Sharing my twist on the traditional Mexican dish “Empipianadas” with these Poblano Pumpkin Seed Enchiladas. A flavorful poblano black bean filling wrapped in warm tortillas and covered in a creamy pumpkin seed sauce. Top it all off with melted cheese and slices of avocado for the perfect vegetarian (or vegan) dinner any night of the week!
These pumpkin seed enchiladas are one of my new favorite dinner recipes. Despite the long ingredient list and instructions, they’re actually pretty simple to make. Healthy too! the sauce is rich and creamy but also loaded with healthy fats and antioxidants from the seeds and vegetables. Plus black beans and your choice of brown rice or quinoa, it’s a pretty good deal as far as delicious Mexican food goes.
The first time I made these, I tried to follow a more traditional route by toasting the seeds and charring the vegetables before blending them into the sauce. This was delicious and added a nice smoky flavor, but the lack of moisture in the pumpkin seeds made the sauce somewhat grainy. The next time around, I soaked the pumpkin instead, which resulted in this amazing thick and creamy sauce.
How to Make Poblano Pumpkin Seed Enchiladas
Soak the pumpkin seeds: this is to ensure the pumpkin seeds are soft enough blend. Simply place your hulled pumpkin seeds in a bowl and cover completely with boiling water. I like to place a plate or tray over top to trap the heat. Let those soak while you prepare the other ingredients.
Make the black bean filling: Start by heating a large skillet over medium heat. Pour in a couple tablespoons of oil followed by some chopped onion and a pinch of salt. Sauté the onion until translucent, about 5 minutes. Add the chopped poblanos, sliced garlic and jalapeño. Cook until the poblano has softened but still has some bite to it. About another 4-5 minutes or so.
At this point, we want to set aside some of these cookies vegetables for the pumpkin seed sauce. Take out about half (doesn’t need to be exact) and place it in the container of a high speed blender. Set that aside to cool off while you finish off the beans.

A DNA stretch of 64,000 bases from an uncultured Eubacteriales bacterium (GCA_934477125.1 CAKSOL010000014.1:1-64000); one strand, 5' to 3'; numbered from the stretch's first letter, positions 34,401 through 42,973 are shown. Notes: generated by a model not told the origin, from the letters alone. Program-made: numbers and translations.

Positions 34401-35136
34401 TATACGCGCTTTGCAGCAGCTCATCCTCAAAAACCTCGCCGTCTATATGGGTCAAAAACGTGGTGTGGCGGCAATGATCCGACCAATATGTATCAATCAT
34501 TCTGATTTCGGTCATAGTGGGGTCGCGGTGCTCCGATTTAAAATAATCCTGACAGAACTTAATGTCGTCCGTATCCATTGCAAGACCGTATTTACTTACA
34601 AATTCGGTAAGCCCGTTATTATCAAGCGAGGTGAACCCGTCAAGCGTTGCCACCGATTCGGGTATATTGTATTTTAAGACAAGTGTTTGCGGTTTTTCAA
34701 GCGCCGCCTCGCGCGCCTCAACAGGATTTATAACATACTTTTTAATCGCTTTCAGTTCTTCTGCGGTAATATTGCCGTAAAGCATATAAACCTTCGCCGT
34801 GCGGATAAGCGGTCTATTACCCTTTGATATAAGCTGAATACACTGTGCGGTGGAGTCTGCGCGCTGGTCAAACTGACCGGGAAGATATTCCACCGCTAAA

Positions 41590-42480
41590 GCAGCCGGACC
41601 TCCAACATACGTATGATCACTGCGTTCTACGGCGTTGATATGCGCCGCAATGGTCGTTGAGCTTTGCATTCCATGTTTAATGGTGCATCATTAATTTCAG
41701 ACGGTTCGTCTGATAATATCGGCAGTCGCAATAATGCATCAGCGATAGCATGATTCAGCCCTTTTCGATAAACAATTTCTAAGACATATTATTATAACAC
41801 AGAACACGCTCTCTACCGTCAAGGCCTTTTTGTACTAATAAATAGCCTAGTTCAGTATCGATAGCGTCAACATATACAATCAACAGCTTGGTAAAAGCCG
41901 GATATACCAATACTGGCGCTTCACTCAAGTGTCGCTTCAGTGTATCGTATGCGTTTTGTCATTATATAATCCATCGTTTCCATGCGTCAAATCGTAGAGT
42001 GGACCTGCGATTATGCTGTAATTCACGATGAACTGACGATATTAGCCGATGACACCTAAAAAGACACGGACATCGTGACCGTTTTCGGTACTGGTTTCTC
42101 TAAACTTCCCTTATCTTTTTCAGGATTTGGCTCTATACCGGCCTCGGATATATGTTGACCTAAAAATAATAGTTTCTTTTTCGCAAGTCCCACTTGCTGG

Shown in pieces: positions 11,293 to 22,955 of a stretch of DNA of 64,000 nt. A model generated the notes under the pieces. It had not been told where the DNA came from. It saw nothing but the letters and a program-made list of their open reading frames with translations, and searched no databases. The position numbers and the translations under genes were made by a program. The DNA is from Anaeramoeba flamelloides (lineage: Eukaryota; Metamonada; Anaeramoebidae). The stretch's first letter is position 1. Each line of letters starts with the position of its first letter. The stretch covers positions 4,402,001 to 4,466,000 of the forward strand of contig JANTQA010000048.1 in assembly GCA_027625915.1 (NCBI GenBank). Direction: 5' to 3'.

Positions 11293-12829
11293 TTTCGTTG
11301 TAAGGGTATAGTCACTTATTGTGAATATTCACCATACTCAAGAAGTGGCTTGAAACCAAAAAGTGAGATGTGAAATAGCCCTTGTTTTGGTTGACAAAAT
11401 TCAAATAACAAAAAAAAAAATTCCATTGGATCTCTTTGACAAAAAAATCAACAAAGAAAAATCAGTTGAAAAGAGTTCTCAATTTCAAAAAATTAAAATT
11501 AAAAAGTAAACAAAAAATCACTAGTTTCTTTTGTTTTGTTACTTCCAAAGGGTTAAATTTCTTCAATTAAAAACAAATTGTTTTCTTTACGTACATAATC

Now, to the remaining veggies in the pan, add in the spices, the drained and rinsed beans plus some cooked brown rice or quinoa and a 1/4 cup of water. Give that a stir and reduce the heat to low to simmer for a few minutes until everything is heated through. Remove from the heat and stir in the lime juice then taste for salt as it will probably need more.
Make the sauce: Once the black beans are done, you can drain the pumpkin seeds and add them to the blender with the vegetables along with the other ingredients. Blend on high until very smooth and creamy. This may take longer than you think—at least 2 minutes of blending. Again, taste for salt and add more as needed.
Assemble: Now that you have the beans and sauce ready, it’s time to assemble the enchiladas! Traditionally the tortillas are heated in oil before being rolled, but I prefer to just wrap them in paper towels and microwave them to keep things a little lighter. This step is really important to allow the tortillas to roll without breaking.
Spread about a cups worth of the sauce onto the bottom of a skillet or medium baking dish. In the center of each tortilla, spoon on about 1/3 cup of filling and roll it up. Place the tortillas seam side down in the skillet and repeat for the remaining tortillas. (Note: I ended up with about 8 but only included 6 in the picture for styling purposes)
Pour the remaining sauce over top (you may not use it all) then sprinkle on the shredded cheese. I used dairy free mozzarella, but feel free to use whatever you like. Pop the skillet under the broiler until the cheese is just melted and the tortillas begin to crisp. We don’t want to broil it for too long or the sauce will dry out.
Top the pumpkin seed enchiladas with slices of avocado, toasted pumpkin seeds and chopped cilantro. Serve hot and enjoy!
Tips and Substitutions For Making Pumpkin Seed Enchiladas
- You need a high speed blender for this recipe in order for the pumpkin seeds to blend properly. A food processor should work too, but I have not tried this method.
- If you can’t find or don’t have poblano peppers you can replace them with one large green bell pepper and follow the recipe as written.
- Make sure you use high quality tortillas. My favorite have a mix of flour and corn from La Tortilla Factory. They are so good in these enchiladas and pretty much every recipe that involves tortillas,
More Recipes to Try:
- Italian stuffed peppers with sun dried tomatoes and pesto
- Honey sesame chickpea lettuce wraps
- Lemon artichoke flatbread with Za’atar